• To get them, they needed to reach India

  • In 1498 Vasco da Gama representing the Portuguese reached India

  • They found trading difficult there because the Indians were not interested in European trade goods like wool and cast iron pots, and they didn’t wish to convert to Christianity

His 121 chapter 2

  • Asians would, however, trade their goods for European silver bullion

  • Vasco da Gama also discovered that there was an already established trading network, and European countries would have to find a way to fit into it

The trading network

The Trading Network

  • Stretched from the Middle East and Africa to East Asia and was divided into 3 main zones: an Arab region, an Indian region, and a Chinese region

  • There were peripheral regions in Japan, S.E. Asia, and East Africa

  • The spices bearing the highest prices came from Sri Lanka and Indonesia

His 121 chapter 2

  • The Portuguese realized they couldn’t keep paying silver bullion for Asian goods, so they decided to force their way into the network

    • They had superior ships and weapons

    • They took advantage of divisions or factions among the Asians in order to break into the trade network

His 121 chapter 2

  • From 1507 onward, the Portuguese took towns and built forts in a number of places like Ormuz (1507), Goa (1510), and Malacca (1511)

His 121 chapter 2




His 121 chapter 2

  • Asians tried to fight back but were defeated

  • The Portuguese goal was to establish a monopoly over the spice trade and to license all vessels trading in their area

  • The Portuguese had limited success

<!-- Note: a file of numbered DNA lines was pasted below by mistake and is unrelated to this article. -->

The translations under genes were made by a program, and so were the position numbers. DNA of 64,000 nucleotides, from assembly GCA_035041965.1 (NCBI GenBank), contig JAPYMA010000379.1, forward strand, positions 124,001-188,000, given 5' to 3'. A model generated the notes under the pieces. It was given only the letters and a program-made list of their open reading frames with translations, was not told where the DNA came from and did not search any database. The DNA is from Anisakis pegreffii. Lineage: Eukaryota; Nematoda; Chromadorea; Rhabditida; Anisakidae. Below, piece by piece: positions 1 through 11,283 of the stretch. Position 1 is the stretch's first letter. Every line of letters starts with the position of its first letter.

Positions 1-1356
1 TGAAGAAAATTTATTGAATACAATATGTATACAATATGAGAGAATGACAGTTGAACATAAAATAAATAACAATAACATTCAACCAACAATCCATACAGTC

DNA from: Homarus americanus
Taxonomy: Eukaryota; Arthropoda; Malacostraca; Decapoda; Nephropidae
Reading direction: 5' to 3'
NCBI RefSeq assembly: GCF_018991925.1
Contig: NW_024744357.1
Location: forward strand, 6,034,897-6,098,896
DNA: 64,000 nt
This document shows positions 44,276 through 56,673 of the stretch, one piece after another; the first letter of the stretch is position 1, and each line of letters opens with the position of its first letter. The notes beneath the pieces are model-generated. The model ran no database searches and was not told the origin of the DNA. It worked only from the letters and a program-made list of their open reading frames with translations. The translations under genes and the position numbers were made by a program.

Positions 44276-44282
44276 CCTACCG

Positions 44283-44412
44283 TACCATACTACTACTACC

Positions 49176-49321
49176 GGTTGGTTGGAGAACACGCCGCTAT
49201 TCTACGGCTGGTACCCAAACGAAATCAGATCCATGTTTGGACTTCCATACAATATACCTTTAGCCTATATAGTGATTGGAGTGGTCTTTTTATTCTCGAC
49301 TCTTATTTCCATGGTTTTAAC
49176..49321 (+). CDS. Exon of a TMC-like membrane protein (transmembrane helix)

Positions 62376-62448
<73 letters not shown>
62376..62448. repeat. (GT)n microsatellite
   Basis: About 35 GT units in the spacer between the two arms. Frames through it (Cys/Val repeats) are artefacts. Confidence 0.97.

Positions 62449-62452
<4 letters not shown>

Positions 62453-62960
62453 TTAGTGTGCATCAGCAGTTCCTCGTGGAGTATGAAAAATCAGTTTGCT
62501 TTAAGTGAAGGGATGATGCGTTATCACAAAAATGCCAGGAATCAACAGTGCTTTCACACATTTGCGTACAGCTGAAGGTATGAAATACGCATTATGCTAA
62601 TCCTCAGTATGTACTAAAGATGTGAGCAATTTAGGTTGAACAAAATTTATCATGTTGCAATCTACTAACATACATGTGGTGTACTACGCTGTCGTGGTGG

• In the 17th century, the Dutch and the English entered the trade network challenging Portugal

  • The Dutch took over Malacca and Batavia (today’s Jakarta, Indonesia)

His 121 chapter 2

  • The English took India after failing to take the “Spice Islands”

  • India was the first major Asian civilization to fall to a European power

The rise of india

The Rise of India

  • Aryans

  • Harappans, 1500 BCE (had agriculture)

  • Mauryas, 3rd century BCE (laid the foundation for technology)

  • Guptas, 300 CE (Hinduism enters)

  • Turks in the north, 11th century CE (Islamic)

  • Mughal, 15th century CE

    • Islamic

    • Had organized politics and culture

    • Peaked under Akbar in 17th century

    • Hindus began to challenge them

    • Mughals were severely weakened by the end of 18th century

His 121 chapter 2

  • Into this weakened area came the British who took over because they had better firepower and guile

  • By 1900, European nations had taken most of S.E. Asia as colonies

  • European nations weren’t the only ones taking new territory; the United States began taking colonies as well but called them territories

    • 1898 – U.S. Naval Forces under Commodore George Dewey took the Philippines

His 121 chapter 2

  • So European powers practiced Imperialism

  • Why?